Oneida County stopped processing new applications for child care and discontinued benefits for those in education and training in November of 2011.  In early December 2011, the County announced that it was ending child care subsidies for all families over the federal poverty level.  This affected 425 families, or 30% of the 1,375 local families receiving subsidies.  As a result of facilitated enrollment dollars allocated in the supplemental state budget of 2011-12, the Workforce Development Institute was able to reinstate child care assistance to 250 of those 425 affected families. However, the allocated funding will only support these families until March 31, 2012. WDI will only be able to continue serving these families if additional facilitated enrollment funding is included in the 2012-13 budget. 
Rensselaer County has not served families above 180% of poverty since at least 2006, and WDI serves those over that amount. 
Schenectady County reduced eligibility to 175% of poverty and then to 150%. As a result of the December facilitated enrollment allocation and previous WDI allocations, WDI was able to serve the affected families effective November 10, 2011. 
Suffolk County – On December 20, 2011, the County mailed notices to all families with income over 185% of the poverty level advising them that they could no longer afford to pay their subsidy.
Every dollar invested in child care saves a job for a working parent and creates a job for a child care provider. Further, since all parents share in the cost of child care by making co-payments, this is a cost that is shared by workers and the government. It is a solid investment in job creation. At a minimum, New York should invest an additional $70 million to bring our child care investment to the 2009-10 levels.
Office of Temporary and Disability Assistance:
1) A Partial Solution to the Need for Child Care Funding.
Welfare recipients must participate in work programs as a condition of receiving assistance and are guaranteed child care assistance, often to the detriment of low income working families with real jobs. These activities are often not real jobs, but consist of job searches and workfare. Welfare recipients are exempt from the work activities requirement until their children are 3 months old. After that, they must participate in work activities. One of the ways to free up childcare money for low wage working families is to exempt single parents with children under the age of one from the welfare work requirements. This will free up child care subsidy funds for people with paid jobs. We envision this as a temporary measure until the economy recovers.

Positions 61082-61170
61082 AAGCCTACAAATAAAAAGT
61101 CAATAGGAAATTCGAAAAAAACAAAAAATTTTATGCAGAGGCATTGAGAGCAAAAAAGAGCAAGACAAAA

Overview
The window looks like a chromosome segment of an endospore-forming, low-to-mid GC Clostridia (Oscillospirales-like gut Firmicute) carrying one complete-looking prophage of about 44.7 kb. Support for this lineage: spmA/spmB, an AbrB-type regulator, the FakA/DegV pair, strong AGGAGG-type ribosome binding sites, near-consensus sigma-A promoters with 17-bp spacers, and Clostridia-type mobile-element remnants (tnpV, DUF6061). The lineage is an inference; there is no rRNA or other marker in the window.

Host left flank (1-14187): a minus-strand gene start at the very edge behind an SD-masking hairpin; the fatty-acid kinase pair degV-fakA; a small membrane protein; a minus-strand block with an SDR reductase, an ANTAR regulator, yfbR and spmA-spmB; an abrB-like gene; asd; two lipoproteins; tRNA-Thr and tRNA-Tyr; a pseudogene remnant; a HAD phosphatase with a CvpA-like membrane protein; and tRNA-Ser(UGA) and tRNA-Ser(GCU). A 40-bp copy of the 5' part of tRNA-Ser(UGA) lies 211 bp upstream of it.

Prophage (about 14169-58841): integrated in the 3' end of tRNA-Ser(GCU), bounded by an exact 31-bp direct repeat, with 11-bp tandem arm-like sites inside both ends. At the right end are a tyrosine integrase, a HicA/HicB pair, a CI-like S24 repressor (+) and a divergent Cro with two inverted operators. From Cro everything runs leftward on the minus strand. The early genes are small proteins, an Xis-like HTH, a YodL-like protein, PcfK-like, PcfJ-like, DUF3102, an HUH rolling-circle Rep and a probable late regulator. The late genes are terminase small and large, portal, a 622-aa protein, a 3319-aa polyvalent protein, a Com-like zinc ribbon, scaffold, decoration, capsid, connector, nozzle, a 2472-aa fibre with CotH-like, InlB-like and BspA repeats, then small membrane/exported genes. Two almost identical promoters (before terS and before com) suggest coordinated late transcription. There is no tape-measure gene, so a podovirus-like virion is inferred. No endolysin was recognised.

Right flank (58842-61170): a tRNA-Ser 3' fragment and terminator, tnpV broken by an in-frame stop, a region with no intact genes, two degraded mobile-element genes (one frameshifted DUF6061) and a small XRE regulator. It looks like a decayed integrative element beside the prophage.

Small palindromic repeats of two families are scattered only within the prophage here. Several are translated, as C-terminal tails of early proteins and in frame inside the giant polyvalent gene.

This is not a radical proposal. There are 25 states that exempt households with one child up to twelve months of age. Those states are Alaska, California, Connecticut, Delaware, D.C., Georgia, Illinois, Kentucky, Louisiana, Maine, Maryland, Mississippi, Missouri, Nevada, New Hampshire, New Mexico, North Carolina, Ohio, Pennsylvania, Rhode Island, Texas, Vermont (which has a 24 month work exemption), Virginia, Washington and West Virginia. California and Washington exempt households with one child under 2 years of age and with more than one child under 6 years of age; Vermont exempts parents with children under the age of two.
This proposal has already been introduced as A.8101/S.5586, and would save about $16.4 million if households with children under age 1 are exempted from the work rules. If the exemption was extended to age 2 (S.5335), the proposal would save roughly $44.2 million. These savings calculations are based on participation data from California and assume that 40% of those eligible for an exemption would choose not to take it and would participate in a work activity. 
Additional savings could be realized by savings in the administration of public assistance work programs. California’s $376.8 million annual savings was comprised of $215.3 million in child care savings plus $161.5 million of employment services savings through the elimination of the connected work program expenses (e.g. expense of the workfare or soft skills program). Administrative savings account for about 42% of the total savings achieved in California. If we assume the same percentage for administrative savings in New York, we could produce an additional $12 to $33 million in savings depending on which upper age limit is adopted.